Analyst: Aurora Cannabis’ dip into capital market after stock rally ‘shrewd’

Topics ranging from the role of small producers to global opportunities for Canadian companies, among others, were discussed at MJBizCon’s Passholder Days on Nov. 11. It’s all available to you on demand.

Underwriters for Aurora Cannabis’ previously announced overnight public offering have agreed to purchase roughly 20 million units at $7.50 apiece, the Alberta company said this week, a move that would net the company $142.4 million.

If the over-allotment option is exercised, the net proceeds would increase to $163.8 million.

Aurora said it intends to use the proceeds to fund growth opportunities, working capital and other corporate purposes.

Aurora’s stock had more than doubled in the days before the overnight offering, “not driven by fundamentals, but instead a combination of retail (fear of missing out) and hedge fund short squeeze,” Jefferies analyst Owen Bennett wrote in a note to investors.

Acknowledging the offering leads to further dilution of the company’s shares, Bennett wrote that “you also have to say it is a shrewd move, especially with the U.S. possibly opening up sooner vs. later.

“Without cash, getting a foothold in that market will be very difficult.”

Each unit in the offering consists of one common share and half of one share purchase warrant. The warrants will be valid for 40 months after the closing date.

The offering – expected to close around Nov. 16 – would eat into Aurora’s recently filed $500 million short-form base shelf prospectus.

Aurora was not alone in capitalizing on its rising shares this week.

New Brunswick-based Organigram Holdings announced an underwritten public offering of units for net proceeds of 57 million Canadian dollars ($44 million).

Net proceeds would rise to $69 million if the over-allotment option is exercised.

A syndicate of underwriters led by Canaccord Genuity agreed to purchase 32.5 million units at a price of CA$1.85 per unit.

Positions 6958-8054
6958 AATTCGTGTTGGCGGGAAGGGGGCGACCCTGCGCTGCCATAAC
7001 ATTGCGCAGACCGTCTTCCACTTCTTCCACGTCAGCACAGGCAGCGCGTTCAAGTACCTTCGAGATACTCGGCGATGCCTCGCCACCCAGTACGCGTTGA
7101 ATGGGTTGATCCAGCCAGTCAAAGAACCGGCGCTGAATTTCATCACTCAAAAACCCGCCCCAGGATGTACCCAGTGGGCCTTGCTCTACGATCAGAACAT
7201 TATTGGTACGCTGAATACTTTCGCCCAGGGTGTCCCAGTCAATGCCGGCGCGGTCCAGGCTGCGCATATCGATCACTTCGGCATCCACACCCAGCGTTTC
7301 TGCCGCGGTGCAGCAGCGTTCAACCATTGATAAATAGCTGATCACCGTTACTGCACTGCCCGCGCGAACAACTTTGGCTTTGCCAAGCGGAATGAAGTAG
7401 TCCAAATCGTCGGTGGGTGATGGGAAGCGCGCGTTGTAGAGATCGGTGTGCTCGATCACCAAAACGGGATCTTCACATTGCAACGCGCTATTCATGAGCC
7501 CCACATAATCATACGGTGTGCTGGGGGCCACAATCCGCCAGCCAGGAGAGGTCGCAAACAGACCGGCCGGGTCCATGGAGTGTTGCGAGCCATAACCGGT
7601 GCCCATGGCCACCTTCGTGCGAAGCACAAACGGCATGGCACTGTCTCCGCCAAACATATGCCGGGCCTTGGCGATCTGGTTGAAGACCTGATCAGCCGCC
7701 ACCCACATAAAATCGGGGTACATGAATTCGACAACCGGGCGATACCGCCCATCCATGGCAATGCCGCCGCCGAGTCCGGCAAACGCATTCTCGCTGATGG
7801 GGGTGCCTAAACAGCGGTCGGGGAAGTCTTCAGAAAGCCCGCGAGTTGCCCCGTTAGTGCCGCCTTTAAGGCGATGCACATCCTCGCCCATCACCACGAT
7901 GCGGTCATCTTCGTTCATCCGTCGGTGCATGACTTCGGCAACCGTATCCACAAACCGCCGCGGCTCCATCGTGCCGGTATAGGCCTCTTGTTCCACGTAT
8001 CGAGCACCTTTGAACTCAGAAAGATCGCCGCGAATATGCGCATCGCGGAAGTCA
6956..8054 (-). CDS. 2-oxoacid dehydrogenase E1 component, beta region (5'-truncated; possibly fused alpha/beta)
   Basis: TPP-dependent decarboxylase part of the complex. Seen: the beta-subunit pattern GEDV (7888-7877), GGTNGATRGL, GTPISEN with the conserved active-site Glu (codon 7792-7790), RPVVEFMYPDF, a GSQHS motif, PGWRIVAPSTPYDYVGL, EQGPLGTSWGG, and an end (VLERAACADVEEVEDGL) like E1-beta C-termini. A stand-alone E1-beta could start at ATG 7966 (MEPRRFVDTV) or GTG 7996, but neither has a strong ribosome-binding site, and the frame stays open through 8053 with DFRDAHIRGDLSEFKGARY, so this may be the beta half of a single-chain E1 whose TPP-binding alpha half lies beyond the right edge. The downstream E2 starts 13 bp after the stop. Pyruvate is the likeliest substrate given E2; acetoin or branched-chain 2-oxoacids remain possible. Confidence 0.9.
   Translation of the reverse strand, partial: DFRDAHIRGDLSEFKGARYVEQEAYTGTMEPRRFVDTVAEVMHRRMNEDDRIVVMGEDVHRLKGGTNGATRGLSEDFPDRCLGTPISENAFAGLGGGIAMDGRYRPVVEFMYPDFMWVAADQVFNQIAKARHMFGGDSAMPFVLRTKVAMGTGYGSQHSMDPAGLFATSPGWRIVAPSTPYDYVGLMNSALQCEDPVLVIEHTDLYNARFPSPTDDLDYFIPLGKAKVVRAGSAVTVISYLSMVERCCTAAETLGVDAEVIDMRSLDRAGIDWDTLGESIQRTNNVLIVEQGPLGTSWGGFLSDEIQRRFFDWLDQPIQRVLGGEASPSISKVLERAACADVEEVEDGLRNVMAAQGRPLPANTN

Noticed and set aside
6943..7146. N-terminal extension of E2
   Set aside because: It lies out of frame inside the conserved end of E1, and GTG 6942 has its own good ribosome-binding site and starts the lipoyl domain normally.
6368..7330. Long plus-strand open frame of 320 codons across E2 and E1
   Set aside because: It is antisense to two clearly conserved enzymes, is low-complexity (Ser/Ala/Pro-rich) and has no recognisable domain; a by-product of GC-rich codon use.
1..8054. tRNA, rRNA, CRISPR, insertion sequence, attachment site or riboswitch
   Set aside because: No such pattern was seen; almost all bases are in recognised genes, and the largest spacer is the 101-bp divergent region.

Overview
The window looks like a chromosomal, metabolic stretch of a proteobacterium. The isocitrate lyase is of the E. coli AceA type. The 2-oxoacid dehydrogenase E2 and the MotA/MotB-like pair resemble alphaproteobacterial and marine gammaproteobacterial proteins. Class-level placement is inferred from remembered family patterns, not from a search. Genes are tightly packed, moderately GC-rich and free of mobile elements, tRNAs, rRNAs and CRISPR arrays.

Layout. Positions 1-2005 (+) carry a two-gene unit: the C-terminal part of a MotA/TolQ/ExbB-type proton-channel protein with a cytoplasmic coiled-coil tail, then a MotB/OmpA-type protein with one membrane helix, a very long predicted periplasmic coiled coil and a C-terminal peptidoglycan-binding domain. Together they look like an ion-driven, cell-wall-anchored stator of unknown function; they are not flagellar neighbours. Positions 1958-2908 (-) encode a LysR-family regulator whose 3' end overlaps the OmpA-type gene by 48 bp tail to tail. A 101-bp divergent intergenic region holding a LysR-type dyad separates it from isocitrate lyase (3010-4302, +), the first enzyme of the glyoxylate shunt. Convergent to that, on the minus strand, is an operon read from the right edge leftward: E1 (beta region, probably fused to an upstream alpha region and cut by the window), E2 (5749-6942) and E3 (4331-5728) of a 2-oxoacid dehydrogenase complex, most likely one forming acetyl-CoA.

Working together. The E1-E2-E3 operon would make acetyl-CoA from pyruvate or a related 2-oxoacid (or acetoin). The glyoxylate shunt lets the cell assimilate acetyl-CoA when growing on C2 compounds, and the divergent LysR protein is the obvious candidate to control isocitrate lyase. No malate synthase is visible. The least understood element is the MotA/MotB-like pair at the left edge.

Each unit consists of one common share and half of one common share purchase warrant.

The warrants are exercisable for a period of 36 months after the closing date at an exercise price of CA$2.50.

The offering is expected to close Nov. 12.

Organigram said it plans to use the proceeds to repay debt and for general corporate purposes.

Aurora trades as ACB on the Toronto Stock Exchange and the New York Stock Exchange.

Organigram trades as OGI on the Toronto Stock Exchange and the Nasdaq.

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One comment on “Analyst: Aurora Cannabis’ dip into capital market after stock rally ‘shrewd’
  1. John Hyde on

    Do you really think Aurora and OrganiGram are good investments? Besides the pop up to 13.00 for aurora (lasting about 24-36 hrs at most) its back down to about $7.00, with diluted shares, thanks in part to Stifel and hedge fund activity. Organigram is way down and still headed that way.
    There are a bunch other options that have been doing a lot better over the past year and others that have the potential to really pull ahead as US adult and med use continue to expand.
    For those who are hesitant to get into individual stks a good alternative might be MSOS, an ETF of US based holdings that has risen from a low of about $21.00 at the end of September to almost $30.00 today. (11/13). Pretty decent returns. Another attractive point is that MSOS is less volatile than many of the individual offerings so you don’t have to stay on top of your positions as much to stay current.
    I’m not knocking the Canadian MJ folks but they have a lot of settling out before they can start growing again. I’m all in favor of that happening, I still have some small core holdings in some of the Canadian companies but I feel the US market has more upside over the next 3 years or so. I was lucky to get into the MJ market back in the fall of 2016 and did well. Then started buying back select holdings this past July/August with very nice returns so far. I have 15-25% trailing stops for everything except small core holdings on most of them due to potential volatility as it served me very well over the past 4 years. But if you don’t want to watch that carefully then an ETF (like MSOS) is a great choice. In my humble opinion anyway.
    Cheers to a productive investing future, worldwide!

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